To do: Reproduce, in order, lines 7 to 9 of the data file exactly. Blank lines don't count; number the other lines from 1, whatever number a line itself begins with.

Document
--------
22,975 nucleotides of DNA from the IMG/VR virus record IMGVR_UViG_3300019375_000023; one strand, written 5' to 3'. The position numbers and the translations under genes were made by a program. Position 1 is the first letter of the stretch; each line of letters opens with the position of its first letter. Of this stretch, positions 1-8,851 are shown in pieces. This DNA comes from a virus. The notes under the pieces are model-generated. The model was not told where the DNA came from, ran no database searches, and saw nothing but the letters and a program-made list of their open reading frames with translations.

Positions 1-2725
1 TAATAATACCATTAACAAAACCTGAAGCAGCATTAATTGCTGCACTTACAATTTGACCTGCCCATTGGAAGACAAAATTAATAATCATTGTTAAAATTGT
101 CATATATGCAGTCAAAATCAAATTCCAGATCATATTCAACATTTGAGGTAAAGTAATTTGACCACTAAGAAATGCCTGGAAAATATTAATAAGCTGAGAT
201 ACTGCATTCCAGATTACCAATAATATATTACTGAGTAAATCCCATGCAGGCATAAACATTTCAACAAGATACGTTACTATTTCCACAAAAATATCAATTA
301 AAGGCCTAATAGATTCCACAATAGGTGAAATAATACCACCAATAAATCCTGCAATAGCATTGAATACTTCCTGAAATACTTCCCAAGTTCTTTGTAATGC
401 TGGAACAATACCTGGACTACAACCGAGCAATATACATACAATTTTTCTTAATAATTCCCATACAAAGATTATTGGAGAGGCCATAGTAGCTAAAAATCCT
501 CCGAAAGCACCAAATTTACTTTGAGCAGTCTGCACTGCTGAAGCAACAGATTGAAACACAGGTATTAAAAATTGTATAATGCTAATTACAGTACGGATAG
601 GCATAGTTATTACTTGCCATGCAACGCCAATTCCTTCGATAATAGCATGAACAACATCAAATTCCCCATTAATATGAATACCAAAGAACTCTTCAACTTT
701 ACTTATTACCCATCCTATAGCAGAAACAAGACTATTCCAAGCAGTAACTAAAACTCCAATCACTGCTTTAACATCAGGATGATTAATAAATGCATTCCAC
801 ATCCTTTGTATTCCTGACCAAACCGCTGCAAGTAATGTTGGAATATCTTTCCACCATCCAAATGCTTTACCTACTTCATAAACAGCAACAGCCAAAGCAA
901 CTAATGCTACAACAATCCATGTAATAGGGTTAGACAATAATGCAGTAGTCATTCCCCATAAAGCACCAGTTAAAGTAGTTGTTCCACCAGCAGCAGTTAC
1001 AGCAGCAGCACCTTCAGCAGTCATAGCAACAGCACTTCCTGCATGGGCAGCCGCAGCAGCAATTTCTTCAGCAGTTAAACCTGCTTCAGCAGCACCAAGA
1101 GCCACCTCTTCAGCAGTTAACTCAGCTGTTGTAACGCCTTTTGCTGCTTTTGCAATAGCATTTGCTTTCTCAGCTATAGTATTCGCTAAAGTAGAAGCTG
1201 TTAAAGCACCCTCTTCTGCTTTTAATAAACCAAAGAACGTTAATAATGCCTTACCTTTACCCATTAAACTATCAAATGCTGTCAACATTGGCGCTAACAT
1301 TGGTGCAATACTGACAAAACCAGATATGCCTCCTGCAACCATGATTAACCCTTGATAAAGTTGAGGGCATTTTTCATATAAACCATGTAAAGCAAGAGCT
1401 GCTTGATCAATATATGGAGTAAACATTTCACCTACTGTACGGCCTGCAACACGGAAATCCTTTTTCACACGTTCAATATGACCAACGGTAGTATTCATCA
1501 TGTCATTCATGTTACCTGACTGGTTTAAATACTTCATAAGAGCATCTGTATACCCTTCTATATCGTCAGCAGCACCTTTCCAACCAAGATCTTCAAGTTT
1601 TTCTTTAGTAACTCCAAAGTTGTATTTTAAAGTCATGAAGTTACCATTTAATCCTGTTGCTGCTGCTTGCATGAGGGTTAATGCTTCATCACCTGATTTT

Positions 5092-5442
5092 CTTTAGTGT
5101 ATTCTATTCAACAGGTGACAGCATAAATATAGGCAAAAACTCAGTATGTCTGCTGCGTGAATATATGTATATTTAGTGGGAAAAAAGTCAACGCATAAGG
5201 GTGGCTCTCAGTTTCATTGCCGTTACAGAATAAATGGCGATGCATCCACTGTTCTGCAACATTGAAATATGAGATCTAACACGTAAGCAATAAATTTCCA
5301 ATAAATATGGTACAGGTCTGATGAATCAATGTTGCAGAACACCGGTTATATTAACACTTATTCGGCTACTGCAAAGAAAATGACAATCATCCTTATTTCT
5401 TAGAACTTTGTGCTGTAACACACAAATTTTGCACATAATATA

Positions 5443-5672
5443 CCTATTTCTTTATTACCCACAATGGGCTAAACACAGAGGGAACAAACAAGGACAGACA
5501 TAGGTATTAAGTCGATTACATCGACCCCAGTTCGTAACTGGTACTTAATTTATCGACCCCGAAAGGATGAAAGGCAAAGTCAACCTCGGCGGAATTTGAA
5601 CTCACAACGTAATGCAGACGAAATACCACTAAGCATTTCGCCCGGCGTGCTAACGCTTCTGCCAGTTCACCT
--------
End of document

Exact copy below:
401 TGGAACAATACCTGGACTACAACCGAGCAATATACATACAATTTTTCTTAATAATTCCCATACAAAGATTATTGGAGAGGCCATAGTAGCTAAAAATCCT
501 CCGAAAGCACCAAATTTACTTTGAGCAGTCTGCACTGCTGAAGCAACAGATTGAAACACAGGTATTAAAAATTGTATAATGCTAATTACAGTACGGATAG
601 GCATAGTTATTACTTGCCATGCAACGCCAATTCCTTCGATAATAGCATGAACAACATCAAATTCCCCATTAATATGAATACCAAAGAACTCTTCAACTTT